Anxiety Score as a Risk Factor for Radial Artery Vasospasm During Radial Interventions: A Pilot Study.

Angiology

PubMedID: 23657175

Ercan S, Unal A, Altunbas G, Kaya H, Davutoglu V, Yuce M, Ozer O. Anxiety Score as a Risk Factor for Radial Artery Vasospasm During Radial Interventions: A Pilot Study. Angiology. 2013;.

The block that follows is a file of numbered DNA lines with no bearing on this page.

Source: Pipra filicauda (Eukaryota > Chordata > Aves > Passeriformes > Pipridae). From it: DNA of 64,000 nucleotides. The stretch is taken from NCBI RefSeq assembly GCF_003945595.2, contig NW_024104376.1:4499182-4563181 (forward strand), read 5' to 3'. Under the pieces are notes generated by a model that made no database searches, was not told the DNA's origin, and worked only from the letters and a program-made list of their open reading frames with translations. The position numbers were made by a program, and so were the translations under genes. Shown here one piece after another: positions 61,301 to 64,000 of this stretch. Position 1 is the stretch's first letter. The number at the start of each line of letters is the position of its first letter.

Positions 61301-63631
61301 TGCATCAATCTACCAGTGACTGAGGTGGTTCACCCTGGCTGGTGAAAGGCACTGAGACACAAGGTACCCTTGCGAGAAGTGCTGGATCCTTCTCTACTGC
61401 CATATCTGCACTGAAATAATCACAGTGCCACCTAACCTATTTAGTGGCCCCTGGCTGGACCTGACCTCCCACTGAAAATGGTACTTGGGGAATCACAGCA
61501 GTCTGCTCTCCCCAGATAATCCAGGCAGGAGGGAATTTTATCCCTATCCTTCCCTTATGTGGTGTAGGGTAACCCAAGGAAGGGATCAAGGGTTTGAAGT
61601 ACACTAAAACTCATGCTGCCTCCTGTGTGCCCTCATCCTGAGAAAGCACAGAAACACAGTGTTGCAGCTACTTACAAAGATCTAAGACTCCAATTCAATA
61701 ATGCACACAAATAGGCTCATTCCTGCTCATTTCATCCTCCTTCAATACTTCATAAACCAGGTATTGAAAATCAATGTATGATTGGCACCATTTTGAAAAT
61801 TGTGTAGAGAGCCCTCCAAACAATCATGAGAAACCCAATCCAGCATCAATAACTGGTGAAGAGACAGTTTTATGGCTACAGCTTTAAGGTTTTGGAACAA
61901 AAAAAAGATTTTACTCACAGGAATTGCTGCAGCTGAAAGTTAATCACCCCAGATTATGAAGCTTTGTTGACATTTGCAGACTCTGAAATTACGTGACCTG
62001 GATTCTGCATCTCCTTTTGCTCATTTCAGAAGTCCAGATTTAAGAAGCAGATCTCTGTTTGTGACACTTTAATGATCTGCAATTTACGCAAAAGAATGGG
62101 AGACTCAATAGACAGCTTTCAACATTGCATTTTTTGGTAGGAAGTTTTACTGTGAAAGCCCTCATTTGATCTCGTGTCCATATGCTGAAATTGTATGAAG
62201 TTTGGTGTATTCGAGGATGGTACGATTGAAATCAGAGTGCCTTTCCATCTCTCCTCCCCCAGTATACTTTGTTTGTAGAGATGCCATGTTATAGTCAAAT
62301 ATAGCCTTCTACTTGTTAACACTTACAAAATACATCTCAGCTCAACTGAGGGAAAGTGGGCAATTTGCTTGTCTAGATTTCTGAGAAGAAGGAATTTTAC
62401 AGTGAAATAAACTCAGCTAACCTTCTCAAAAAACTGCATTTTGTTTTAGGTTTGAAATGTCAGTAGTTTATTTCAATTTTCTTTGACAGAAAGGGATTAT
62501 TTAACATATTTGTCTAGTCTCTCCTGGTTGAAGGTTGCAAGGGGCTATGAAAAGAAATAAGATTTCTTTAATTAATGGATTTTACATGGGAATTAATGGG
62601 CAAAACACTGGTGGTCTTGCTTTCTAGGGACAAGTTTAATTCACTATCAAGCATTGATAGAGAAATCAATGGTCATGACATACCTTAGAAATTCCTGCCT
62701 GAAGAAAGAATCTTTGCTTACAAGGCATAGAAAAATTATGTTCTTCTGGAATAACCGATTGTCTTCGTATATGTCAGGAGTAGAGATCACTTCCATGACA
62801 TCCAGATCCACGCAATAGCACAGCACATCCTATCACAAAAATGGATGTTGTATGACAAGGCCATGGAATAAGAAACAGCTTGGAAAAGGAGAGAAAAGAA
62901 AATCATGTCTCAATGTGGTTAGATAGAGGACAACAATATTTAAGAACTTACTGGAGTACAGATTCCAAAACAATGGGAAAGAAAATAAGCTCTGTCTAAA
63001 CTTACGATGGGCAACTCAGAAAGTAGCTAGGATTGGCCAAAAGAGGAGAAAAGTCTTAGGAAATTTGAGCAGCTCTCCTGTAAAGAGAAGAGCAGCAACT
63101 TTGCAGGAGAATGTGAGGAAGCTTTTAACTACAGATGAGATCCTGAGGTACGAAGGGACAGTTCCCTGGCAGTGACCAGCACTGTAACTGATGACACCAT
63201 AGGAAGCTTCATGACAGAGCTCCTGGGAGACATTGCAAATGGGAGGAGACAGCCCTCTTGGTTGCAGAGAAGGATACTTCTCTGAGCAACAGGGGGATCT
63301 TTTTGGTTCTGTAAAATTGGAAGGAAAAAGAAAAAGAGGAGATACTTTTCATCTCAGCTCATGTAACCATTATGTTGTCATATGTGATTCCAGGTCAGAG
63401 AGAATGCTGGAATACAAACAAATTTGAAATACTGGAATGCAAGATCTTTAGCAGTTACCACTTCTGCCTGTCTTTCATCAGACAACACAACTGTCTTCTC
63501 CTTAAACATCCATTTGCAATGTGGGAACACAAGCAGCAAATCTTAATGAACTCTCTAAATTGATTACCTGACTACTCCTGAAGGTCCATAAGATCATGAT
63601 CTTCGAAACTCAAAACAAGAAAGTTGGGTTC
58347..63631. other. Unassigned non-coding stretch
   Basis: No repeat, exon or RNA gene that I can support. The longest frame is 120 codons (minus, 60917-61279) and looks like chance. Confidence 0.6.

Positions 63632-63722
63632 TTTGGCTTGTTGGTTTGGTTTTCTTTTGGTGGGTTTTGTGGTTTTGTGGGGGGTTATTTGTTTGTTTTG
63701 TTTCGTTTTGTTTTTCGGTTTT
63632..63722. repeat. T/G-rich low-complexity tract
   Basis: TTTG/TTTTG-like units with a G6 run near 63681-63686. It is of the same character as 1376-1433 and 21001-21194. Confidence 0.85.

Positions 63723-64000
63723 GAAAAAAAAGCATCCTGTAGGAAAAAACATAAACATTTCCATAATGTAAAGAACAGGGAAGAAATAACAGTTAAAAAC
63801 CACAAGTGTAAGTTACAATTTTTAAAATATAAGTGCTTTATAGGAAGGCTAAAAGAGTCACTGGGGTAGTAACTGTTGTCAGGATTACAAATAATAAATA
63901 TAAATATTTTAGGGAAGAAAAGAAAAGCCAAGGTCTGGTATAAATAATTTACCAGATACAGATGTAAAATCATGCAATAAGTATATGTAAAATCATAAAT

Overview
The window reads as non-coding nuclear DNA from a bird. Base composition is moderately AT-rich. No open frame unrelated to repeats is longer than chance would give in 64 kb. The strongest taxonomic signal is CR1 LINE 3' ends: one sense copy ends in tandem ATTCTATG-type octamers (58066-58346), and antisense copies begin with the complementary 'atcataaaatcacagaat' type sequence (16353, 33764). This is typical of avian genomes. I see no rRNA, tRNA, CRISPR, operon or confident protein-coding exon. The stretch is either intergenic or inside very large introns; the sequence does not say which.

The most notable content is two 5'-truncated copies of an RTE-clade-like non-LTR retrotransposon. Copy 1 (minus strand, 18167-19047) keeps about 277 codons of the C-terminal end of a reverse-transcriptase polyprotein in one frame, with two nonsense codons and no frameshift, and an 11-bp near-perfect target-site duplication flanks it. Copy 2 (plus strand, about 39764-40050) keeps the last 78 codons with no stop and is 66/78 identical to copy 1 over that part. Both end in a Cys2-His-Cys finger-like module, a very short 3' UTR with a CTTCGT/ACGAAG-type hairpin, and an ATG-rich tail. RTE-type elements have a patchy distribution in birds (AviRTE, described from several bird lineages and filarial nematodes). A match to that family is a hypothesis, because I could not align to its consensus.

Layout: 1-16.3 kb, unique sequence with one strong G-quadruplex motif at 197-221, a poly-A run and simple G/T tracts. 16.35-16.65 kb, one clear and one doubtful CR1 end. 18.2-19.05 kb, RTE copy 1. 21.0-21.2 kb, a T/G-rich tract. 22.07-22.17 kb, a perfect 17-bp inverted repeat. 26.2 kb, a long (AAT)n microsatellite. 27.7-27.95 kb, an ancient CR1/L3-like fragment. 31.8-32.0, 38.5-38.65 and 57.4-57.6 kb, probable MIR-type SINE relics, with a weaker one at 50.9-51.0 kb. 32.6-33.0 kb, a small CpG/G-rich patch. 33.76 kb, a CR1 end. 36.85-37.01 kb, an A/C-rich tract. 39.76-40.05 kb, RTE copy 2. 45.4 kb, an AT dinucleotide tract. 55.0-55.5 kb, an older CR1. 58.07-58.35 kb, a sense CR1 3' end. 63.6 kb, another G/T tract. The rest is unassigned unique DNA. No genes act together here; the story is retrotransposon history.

We determined the role of anxiety level on radial artery spasm during transradial coronary angiography. Eighty-one patients who had an indication for coronary angiography were enrolled. Radial artery vasospasm was determined by addressing 5 signs: persistent forearm pain, pain response to catheter manipulation, pain response to sheath withdrawal, difficult catheter manipulation after being "trapped" by the radial artery, and considerable resistance on withdrawal of sheath. Radial spasm defined as at least 2 of the 5 signs. The Hamilton Anxiety scale questionnaire was used to determine the level of anxiety. Vasospasm was observed in 19.1% of the patients. Anxiety score was significantly higher in women (11.1 ± 7.2 vs 17.6 ± 7.3; P < .001). Vasospasm was significantly correlated with female sex (P < .001, r = .43) and anxiety score (P = .007, r = .29). Female sex was associated with higher anxiety scores (P < .001, r = .43). In conclusion, higher anxiety scores and female sex are important risk factors for radial artery vasospasm.